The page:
Today is Shrove Tuesday (this was posted on Feb. 24th), and I will be having pancakes for dinner (yummy). Growing up in Toronto, Canada, my mom made pancakes for breakfast (teddy bear ones), my teachers made pancakes at school (in first grade I even got to pour in the flour), and my dad made pancakes for dinner on Pancake Tuesday.
It's Pancake Day to me, but depending on where you live and how you celebrate it's also called Fasnacht Day, Shrove Tuesday, and of course Mardi Gras. Why Pancakes? Eggs and fat were once forbidden during the 40 day Lenten fast, so on Shrove Tuesday, the day before Lent, British bakers would make pancakes to use up their stores of those ingredients.
So let's flip some pancakes with math on Pancake Tuesday.
You are given a stack of n pancakes, no two the same size in diameter, and asked to sort them in order of size, with the smallest on top and the largest on bottom. At each step in the sorting process, you insert a spatula anywhere you choose within the stack, and then flip over all the pancakes above the spatula. No other pancake moves are allowed. How many flips are required to get the pancakes in order?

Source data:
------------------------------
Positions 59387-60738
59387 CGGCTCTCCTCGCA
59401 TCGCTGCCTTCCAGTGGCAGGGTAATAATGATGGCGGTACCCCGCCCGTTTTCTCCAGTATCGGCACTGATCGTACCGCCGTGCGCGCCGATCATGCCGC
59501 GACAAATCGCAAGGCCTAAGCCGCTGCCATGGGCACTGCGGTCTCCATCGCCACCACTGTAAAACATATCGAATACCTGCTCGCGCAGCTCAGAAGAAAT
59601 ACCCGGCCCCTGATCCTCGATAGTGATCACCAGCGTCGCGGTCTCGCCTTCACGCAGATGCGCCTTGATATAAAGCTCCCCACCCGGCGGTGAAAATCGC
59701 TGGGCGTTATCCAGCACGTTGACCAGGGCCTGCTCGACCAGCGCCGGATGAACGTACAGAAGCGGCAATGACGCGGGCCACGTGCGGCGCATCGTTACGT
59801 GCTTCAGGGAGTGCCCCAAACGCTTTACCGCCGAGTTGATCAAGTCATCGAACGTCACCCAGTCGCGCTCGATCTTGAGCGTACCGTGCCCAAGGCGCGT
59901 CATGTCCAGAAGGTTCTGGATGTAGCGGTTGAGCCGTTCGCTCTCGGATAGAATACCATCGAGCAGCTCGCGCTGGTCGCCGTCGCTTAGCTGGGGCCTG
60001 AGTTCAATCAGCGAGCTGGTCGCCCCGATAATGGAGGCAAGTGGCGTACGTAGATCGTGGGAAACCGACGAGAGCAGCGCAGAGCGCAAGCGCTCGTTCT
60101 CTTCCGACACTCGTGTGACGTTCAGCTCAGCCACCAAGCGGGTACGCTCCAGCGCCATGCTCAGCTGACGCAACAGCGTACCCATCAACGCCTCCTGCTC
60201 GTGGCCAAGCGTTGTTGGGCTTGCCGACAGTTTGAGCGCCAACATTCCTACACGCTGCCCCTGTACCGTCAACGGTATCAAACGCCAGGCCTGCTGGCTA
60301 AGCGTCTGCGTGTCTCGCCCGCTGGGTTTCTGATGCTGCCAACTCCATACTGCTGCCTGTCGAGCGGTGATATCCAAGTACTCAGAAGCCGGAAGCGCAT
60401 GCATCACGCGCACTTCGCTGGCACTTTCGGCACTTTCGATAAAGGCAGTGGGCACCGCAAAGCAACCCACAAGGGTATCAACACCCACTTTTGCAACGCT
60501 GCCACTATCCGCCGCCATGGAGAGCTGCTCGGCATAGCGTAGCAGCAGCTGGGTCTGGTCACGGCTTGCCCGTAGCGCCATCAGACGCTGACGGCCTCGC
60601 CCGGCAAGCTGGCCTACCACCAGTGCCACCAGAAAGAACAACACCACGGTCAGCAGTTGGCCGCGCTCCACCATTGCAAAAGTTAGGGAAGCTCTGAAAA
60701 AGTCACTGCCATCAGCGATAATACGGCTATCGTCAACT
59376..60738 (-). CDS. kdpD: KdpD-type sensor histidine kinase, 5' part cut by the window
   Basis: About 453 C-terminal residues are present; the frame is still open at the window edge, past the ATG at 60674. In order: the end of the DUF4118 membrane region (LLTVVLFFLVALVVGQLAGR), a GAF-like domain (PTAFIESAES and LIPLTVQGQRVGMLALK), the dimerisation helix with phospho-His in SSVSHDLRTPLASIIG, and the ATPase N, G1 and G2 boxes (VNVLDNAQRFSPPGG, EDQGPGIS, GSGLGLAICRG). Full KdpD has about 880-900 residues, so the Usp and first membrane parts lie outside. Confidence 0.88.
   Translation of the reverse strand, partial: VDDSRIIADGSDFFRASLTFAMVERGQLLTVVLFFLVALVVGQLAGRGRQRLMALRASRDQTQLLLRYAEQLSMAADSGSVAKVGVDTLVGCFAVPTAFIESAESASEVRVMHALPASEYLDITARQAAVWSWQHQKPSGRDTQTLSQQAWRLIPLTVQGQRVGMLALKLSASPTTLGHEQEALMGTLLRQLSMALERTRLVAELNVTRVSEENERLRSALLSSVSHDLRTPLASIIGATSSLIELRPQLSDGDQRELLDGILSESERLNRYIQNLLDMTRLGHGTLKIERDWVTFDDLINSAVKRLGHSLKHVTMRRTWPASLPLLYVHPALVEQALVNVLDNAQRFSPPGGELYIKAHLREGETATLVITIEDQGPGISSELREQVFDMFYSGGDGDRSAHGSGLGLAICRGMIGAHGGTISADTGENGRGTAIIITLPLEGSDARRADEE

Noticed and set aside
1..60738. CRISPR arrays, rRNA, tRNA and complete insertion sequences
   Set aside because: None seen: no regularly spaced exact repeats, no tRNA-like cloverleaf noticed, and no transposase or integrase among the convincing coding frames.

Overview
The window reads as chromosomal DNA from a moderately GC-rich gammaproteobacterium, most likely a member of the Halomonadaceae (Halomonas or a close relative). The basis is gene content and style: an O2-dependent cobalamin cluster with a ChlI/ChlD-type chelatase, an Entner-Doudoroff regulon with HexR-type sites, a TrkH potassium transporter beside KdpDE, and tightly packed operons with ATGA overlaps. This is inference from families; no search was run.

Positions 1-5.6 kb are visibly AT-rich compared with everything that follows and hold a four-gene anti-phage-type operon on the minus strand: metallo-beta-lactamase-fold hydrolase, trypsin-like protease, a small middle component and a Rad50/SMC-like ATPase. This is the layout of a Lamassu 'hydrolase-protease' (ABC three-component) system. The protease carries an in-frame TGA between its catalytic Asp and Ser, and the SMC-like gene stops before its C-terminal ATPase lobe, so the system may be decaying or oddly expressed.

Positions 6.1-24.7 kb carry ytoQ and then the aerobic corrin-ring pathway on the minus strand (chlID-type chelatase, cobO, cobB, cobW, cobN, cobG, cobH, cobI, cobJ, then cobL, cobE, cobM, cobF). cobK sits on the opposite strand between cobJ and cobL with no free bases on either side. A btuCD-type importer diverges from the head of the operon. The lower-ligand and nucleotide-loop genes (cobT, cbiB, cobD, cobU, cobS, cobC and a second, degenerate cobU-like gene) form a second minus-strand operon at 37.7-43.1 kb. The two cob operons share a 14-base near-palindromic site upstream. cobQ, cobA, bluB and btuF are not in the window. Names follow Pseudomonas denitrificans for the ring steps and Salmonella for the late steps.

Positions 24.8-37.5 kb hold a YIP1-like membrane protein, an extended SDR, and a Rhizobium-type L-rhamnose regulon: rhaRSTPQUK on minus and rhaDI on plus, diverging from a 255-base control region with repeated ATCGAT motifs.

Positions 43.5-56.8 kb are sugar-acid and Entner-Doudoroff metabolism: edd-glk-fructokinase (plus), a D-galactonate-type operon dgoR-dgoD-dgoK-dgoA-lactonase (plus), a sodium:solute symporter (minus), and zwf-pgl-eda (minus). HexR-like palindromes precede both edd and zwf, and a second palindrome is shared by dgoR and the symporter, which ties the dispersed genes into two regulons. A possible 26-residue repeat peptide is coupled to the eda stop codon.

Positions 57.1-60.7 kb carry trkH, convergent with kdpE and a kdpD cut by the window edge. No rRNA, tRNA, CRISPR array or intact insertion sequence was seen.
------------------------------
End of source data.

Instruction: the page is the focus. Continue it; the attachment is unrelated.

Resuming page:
From a mathematical point of view, the pancake problem remains unsolved: the exact number of flips needed to sort n pancakes is unknown.
So why is the pancake problem important? According to American Scientist, pancake sorting provides insights into evolutionary processes. In any evolutionary process, changes in DNA sequences (genomes) can cause a new species to split off from an existing one, thus leading to the diversity of lifeforms. Analyzing the transformation from one species to another is analogous to the problem of finding the shortest series of reversals to transform one into the other. So flip your genes like pancakes to put them order!
Don't forget to pick up pancake ingredients and some Maple Syrup (Canadian that is) for dinner tonight. Test out the pancake problem with your stack of pancakes, and let us know how you did it.
Author's Note: This article was posted to the Science Chicago blog by Heather, one of our correspondents.
Editor's Note: For more blogs from Dr. Rabiah, visit Science Chicago's website at: http://www.sciencechicagoblog.com